Old Lease, New Life 

A New Neighborhood Beacon: Glisan Burger Barn

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WE LEFT THE HOUSE knowing that we needed lunch, but with no idea where to go. By some divination of fate, or perhaps an encouraging gradient, the car wound up down on NE Glisan in Montavilla. We stopped into a bodega for some cash, mentally noting that the place stocked not only both sizes of Night Train, Thunderbird, and MD 20/20, but also piles of cheap, fresh socks—complementary lifestyle necessities for some. Across the street was a new-ish place advertising burgers and, it being late in the game, we decided to give it a try.

This used to be the bar from hell, said Charlie, the towering and affable man who took our order, when we asked how long he'd been there. He was somewhat taken aback that someone wanted to hear his story. The alcoholics would come in, he said, and sit down, and their eyes would roll back in their heads before they even asked for a drink.

We looked over the long list of burgers and considered the malted shakes.

They'd pass out on the couches, he continued. He'd have to manually get rid of them. Charlie doesn't drink, and he never hung out in bars. He didn't know that crowds followed bartenders, and he hired a bartender with a rough bunch of loyals. The neighbors didn't like them and wouldn't come in, and then there was a shooting that made the papers.

He shook his head, "So much for my dream of having my own Cheers."

Charlie and his partner, who also run Beaverton's Canyon Grill, decided to shutter the dive—the People's Grill, it was called—and reinvent it as a restaurant. He'd always cooked, and had a sandwich cart in Lents "before carts were a thing."

His menu reflects the motivation of a good guy who just wants to feed people. His place, Glisan Burger Barn, sells mainly burgers and fries, as well as a chile verde you can tell he's been making for his seven kids for a long time. The pork is well trimmed, well seared, and brightly flavored with tomatillos. He fills his "Big A-ZZ" burrito with it, a behemoth he says he's never seen anyone finish. (Tater tots contribute to its bulk.) It comes topped with what looks like an entire fresh avocado, sour cream, and chunks of red tomato, nestled in a bed of warm, seasoned tortilla chips. It can feed three people, and is $7.95.

The real focus of the place is burgers, of course, and they are generous, uncomplicated things. Hand-formed, 1/3-pound Oregon beef patties are grilled medium, but I think they'd come over better medium-rare. ("Just tell me what temperature you want, and we'll do it!" he nearly begs me when I ask.) His kitchen guy—who always cooks in the attire of an accountant that walked into the wrong building, which is kind of cool—grills one side, flips the meat onto a griddle, then adds the cheese and vegetables before covering it all with a metal bowl to help everything melt in place. Of the 20 burgers on the menu, one of the more interesting and delicious is the $8.95 Hanoi—a bacon cheeseburger with fresh cucumbers and a peanut sauce from a nearby Vietnamese restaurant. Also popular is the $8.95 Black 'n' Blue, a bacon cheeseburger with a liberal application of rich, thick blue-cheese pecan spread. Crisp, seasoned shoestring fries come standard, but subbing in the golden onion rings for a little more isn't a bad idea.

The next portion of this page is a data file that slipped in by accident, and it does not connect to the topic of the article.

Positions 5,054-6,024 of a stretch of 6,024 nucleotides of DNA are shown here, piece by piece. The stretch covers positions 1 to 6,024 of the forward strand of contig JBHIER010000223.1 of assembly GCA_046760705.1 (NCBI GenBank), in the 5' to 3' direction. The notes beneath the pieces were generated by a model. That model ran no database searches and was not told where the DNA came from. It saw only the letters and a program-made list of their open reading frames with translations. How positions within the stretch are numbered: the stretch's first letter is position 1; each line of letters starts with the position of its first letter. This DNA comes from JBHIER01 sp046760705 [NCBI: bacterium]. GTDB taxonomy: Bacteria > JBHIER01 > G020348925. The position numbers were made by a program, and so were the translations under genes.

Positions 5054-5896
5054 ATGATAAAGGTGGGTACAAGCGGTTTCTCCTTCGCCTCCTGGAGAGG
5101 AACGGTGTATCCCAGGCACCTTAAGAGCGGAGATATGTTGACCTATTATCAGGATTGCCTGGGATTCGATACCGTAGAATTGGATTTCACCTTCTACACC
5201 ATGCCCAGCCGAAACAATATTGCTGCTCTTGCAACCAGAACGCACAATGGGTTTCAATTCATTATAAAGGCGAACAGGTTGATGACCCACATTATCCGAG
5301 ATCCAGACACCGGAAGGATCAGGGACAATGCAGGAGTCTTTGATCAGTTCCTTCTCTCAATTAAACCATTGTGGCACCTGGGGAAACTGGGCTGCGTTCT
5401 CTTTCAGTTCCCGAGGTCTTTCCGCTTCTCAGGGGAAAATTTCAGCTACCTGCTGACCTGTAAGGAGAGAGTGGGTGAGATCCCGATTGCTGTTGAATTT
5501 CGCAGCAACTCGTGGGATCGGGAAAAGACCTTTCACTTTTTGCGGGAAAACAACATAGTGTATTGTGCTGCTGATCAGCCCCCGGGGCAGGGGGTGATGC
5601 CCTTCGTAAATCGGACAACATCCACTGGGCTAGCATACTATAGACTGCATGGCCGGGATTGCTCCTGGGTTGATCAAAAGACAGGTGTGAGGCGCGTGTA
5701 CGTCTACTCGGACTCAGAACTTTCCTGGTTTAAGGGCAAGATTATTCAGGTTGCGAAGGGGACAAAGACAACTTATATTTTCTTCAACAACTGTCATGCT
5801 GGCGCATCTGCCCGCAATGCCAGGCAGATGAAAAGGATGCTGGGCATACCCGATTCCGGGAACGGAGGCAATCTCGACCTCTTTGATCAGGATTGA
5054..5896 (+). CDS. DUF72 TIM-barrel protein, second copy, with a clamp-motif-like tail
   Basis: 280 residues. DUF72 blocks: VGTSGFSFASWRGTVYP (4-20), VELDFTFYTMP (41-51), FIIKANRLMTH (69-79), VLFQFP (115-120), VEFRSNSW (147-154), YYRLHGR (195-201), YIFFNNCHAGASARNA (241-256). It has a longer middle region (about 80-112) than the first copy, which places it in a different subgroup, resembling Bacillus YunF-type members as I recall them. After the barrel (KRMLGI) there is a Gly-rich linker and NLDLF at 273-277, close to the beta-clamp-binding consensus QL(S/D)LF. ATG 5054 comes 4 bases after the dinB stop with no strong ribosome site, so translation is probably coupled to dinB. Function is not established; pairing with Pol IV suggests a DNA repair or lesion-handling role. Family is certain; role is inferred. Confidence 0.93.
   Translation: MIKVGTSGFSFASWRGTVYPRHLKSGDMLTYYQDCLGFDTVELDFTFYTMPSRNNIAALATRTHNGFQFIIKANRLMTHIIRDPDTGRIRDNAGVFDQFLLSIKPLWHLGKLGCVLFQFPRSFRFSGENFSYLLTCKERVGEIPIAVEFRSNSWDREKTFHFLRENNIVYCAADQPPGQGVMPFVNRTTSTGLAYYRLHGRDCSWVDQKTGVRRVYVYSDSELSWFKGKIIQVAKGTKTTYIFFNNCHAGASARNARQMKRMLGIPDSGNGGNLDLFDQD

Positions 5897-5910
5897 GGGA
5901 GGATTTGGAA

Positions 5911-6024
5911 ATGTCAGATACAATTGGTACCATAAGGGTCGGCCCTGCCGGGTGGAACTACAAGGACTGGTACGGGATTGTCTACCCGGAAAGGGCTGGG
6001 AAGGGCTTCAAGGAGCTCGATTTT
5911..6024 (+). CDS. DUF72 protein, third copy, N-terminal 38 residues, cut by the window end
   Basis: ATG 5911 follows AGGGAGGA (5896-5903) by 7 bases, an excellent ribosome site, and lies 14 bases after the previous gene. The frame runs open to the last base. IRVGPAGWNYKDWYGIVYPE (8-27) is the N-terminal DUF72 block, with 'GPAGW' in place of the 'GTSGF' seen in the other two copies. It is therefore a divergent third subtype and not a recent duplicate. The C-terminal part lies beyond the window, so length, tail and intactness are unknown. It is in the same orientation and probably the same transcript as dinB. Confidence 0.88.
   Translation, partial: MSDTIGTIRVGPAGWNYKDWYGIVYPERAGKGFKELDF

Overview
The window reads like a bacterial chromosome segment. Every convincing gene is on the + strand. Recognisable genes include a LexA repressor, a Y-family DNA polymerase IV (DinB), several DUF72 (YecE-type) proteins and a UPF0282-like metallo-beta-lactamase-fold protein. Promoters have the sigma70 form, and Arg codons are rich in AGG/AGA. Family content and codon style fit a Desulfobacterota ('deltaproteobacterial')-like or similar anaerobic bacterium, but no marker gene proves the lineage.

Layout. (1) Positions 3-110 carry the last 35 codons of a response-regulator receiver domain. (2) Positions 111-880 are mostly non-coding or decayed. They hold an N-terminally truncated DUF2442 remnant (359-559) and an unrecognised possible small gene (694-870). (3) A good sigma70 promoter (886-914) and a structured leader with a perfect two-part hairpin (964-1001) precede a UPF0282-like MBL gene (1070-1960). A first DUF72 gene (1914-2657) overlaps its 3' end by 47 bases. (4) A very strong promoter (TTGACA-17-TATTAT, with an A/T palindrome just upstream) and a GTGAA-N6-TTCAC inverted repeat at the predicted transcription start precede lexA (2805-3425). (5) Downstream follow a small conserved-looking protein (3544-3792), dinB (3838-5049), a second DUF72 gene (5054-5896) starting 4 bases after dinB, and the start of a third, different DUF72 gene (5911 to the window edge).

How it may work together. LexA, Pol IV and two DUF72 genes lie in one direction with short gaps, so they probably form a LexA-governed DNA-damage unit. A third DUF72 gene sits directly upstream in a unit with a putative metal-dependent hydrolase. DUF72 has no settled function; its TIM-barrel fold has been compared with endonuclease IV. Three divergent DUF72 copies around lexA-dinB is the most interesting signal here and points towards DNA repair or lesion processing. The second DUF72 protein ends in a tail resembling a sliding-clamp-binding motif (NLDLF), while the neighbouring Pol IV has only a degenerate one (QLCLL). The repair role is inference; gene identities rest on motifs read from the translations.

A dozen hot and cold sandwiches fill out the menu, along with big salads (the Cobb must weigh a pound) and a beefy, sweet homemade chili. The ReuBarn, which comes on a large, soft white roll instead of rye, is tender and well balanced, with generous meat, melting cheese, and house-made seasoned mayonnaise spread. It comes out screaming hot, eats like a cheesesteak, and is nearly as juicy.

Charlie reports a loyal following for his catfish Fridays, where three pieces and fried okra go for $6.95, and a whole filet is $9.95. He makes his own gluten-free batter and dill tartar sauce, and while I never made it in for this event, the quality of the rest of the menu seems to vouch for its popularity.

Rather than just another throwaway beer haunt, locals on this nondescript stretch of road now have a clean, friendly restaurant serving fresh, good-quality diner basics. You can, of course, still get a beer or four with your meal, but after years of running the bar, Charlie knows how to deal with people who get out of hand. Just walking in and ordering lunch from him, though—and watching him chat up the neighborhood kindergartners who come in with their parents—you'd never assume the genial and unassuming giant was capable of it, or ever needed to.

Mon-Sat 11 am-9 pm. Massive milkshakes, microbrews, pinball, and wifi. Keno is available but kept in a vestigial, hidden room.

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